WASHINGTON (BP)–Speaker of the House John Boehner announced March 4 he would initiate action to bring about his chamber’s defense of a 1996 law designed to protect the definition of marriage in the wake of President Obama’s decision no longer to provide such a defense.
Boehner’s announcement came a day after Southern Baptist ethicist Richard Land and other religious leaders urged him to lead the House of Representatives to intervene in federal courts on behalf of the law, known as the Defense of Marriage Act (DOMA). The Department of Justice announced Feb. 23 the president had ordered it not to defend the law.
Barely two months into his role as speaker, Boehner said he would convene a meeting of the Bipartisan Legal Advisory Group, which has the authority to direct the House general counsel’s office to act in court on behalf of the chamber. The group is made up of the House’s speaker, majority leader, majority whip, minority leader and minority whip.
“The constitutionality of this law should be determined by the courts — not by the president unilaterally — and this action by the House will ensure the matter is addressed in a manner consistent with our Constitution,” Boehner said in a written statement announcing his decision.
In a March 3 letter, six religious leaders joined Land, the president of the Ethics & Religious Liberty Commission, in urging Boehner and the House not just to file friend-of-the-court briefs but to “intervene as a party in all cases where DOMA is challenged.”
DOMA, which was approved by huge majorities in both houses of Congress, defines marriage in federal law as only between a man and a woman and bars the federal government from recognizing “same-sex marriages.” The law also empowers states to refuse to recognize “gay marriages” from other states. Although Obama opposes the entire law, the current lawsuits target only the section dealing with federal recognition.
The Department of Justice (DOJ) had previously defended the law in federal court during the Obama presidency, although DOMA’s advocates criticized its effort as weak. DOJ appealed a federal judge’s 2010 ruling that the law was unconstitutional.
On Feb. 23, however, DOJ announced the president believes the law is unconstitutional and had ordered it no longer to defend DOMA. Such a step by a president is highly unusual.
If the entire law is struck down, all 50 states likely would be required to recognize “same-sex marriage.” DOMA supporters warn the legalization of “gay marriage” would have a widespread impact on society, affecting the tax-exempt status of religious organizations, the religious liberty of private businesses and curriculum in elementary schools.
Land and the other leaders said Obama’s decision not to defend DOMA “has undermined the rule of law and the separation of powers. The House has the authority to rectify this lapse in judgment.”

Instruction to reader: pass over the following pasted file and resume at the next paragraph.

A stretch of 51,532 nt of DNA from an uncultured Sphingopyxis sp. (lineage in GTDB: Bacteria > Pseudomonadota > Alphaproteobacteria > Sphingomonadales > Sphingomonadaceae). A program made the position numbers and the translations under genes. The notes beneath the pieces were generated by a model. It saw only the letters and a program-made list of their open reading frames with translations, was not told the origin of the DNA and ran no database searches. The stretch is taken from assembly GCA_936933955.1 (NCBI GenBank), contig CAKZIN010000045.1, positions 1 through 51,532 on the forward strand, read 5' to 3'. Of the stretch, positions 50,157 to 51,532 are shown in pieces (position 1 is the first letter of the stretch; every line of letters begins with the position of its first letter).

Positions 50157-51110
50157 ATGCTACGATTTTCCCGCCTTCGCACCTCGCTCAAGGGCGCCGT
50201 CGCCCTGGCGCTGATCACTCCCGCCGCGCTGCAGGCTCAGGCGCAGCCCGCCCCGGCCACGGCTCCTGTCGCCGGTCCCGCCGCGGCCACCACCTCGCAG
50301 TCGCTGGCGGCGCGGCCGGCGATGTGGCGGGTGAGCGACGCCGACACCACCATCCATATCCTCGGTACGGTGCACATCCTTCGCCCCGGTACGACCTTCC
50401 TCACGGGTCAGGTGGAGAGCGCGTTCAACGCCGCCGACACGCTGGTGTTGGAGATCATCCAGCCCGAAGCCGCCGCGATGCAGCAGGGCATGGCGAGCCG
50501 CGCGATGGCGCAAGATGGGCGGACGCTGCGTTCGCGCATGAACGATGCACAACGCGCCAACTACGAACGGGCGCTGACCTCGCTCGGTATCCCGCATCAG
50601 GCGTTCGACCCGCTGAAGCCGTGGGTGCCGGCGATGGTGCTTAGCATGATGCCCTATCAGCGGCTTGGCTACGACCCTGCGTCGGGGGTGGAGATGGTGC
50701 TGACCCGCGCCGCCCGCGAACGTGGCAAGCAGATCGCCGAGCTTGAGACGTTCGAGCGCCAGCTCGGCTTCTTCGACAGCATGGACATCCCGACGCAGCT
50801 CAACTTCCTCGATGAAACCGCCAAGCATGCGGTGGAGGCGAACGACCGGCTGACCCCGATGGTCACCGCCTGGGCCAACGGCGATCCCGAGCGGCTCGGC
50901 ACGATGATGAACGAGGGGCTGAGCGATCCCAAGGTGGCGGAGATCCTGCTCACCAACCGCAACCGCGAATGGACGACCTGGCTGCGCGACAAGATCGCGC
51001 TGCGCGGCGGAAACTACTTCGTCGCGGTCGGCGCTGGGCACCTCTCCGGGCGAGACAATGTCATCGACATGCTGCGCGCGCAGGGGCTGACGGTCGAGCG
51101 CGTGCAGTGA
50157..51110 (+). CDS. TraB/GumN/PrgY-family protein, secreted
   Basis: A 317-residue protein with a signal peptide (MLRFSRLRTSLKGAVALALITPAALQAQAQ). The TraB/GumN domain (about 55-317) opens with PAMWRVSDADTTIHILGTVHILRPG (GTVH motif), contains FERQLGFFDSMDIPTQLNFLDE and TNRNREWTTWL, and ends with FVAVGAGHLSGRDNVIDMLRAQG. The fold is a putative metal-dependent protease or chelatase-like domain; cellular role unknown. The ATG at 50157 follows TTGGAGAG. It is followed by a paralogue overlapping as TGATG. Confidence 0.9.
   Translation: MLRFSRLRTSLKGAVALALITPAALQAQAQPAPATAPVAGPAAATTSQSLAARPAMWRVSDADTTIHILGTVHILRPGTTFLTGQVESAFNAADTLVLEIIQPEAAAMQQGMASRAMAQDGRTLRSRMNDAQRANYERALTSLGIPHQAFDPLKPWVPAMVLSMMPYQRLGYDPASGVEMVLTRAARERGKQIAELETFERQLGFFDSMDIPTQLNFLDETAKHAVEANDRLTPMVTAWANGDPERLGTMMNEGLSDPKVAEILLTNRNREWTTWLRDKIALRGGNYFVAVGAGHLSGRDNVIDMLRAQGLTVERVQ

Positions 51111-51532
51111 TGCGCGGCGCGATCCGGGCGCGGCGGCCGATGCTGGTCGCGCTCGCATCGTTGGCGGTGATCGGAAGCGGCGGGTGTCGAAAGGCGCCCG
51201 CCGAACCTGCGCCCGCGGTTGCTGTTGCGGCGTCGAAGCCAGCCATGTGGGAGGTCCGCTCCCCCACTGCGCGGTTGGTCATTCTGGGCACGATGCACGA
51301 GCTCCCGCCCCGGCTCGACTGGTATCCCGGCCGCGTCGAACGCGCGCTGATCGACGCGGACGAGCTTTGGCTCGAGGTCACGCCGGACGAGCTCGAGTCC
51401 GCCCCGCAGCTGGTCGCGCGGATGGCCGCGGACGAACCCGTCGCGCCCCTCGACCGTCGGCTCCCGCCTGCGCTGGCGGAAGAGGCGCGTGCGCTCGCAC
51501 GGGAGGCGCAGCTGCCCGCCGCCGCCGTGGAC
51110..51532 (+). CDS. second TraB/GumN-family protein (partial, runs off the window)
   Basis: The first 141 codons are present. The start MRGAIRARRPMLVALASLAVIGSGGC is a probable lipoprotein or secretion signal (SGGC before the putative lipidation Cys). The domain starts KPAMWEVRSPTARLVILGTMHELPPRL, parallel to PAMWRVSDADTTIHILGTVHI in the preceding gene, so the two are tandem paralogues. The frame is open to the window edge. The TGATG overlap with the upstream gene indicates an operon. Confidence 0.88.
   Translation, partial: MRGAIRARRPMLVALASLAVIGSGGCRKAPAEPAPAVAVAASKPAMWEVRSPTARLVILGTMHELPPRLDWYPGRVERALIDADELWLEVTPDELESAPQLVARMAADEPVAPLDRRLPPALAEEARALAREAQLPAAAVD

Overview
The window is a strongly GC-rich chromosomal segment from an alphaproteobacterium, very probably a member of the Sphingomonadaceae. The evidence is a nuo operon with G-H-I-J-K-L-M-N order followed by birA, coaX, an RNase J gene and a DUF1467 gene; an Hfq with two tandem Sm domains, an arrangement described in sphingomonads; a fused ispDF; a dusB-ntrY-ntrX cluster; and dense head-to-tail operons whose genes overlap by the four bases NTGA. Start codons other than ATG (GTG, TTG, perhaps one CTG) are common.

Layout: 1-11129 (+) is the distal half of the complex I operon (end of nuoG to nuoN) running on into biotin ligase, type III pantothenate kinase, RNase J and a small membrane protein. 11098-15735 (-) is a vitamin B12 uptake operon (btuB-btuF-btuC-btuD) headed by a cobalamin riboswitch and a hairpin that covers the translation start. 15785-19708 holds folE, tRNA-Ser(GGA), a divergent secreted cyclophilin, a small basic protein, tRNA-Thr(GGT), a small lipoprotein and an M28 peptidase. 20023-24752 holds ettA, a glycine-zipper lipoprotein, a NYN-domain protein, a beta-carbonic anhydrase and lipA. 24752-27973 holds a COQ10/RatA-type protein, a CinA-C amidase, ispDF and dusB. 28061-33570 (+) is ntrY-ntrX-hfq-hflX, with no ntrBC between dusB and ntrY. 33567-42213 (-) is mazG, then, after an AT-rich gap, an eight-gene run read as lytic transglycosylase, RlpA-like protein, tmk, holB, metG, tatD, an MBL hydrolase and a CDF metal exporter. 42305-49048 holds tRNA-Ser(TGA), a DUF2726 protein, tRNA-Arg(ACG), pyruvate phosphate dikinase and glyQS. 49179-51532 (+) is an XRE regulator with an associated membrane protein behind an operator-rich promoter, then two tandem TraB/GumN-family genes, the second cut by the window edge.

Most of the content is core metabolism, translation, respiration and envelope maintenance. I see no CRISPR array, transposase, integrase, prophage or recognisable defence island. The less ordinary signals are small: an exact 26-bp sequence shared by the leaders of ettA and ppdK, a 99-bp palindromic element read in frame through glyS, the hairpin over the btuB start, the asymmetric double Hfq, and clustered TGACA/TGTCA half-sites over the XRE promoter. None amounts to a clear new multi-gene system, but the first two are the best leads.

They appealed to Boehner to “lead the House to take the important, necessary step to protect American law, American families, and American values by defending DOMA and protecting the true meaning of marriage.”
“While the traditional definition of marriage has faced legal and popular challenges of late, a clear majority of Americans oppose same-sex ‘marriage’ and have expressed their support of marriage as the union of one man and one woman in all 31 state referenda and initiatives where the issue has been raised,” the letter said. “The definition of marriage is one of the central questions facing our society today. The American people do not want their wishes being overruled by the judiciary — or the executive.”
The Obama administration, the letter said, had “undermined the rule of law and the separation of powers.”
Joining Land in signing the letter were Leith Anderson, president of the National Association of Evangelicals; Robert Duncan, archbishop of the Anglican Church in North America; Glenn Burris, president of the International Church of the Foursquare Gospel; Tarunjit Singh, Secretary General of the World Sikh Council-America Region, and two Roman Catholic representatives: Wilton Gregory, archbishop of Atlanta, Ga., and chairman of the Committee on Ecumenical and Interreligious Affairs for the U.S. Conference of Catholic Bishops (USCCB), and Salvatore Cordileone, bishop of Oakland, Calif., and chairman of the USCCB’s Ad Hoc Committee on the Defense of Marriage.
The roll call votes on DOMA in 1996 were 84-15 in the Senate and 342-67 in the House. President Clinton signed it into law.
The letter to Boehner is available online at http://erlc.com/article/religious-leaders-urge-house-to-defend-doma/.
Compiled by Tom Strode, Washington bureau chief for Baptist Press. With reporting by Michael Foust, associate editor of Baptist Press.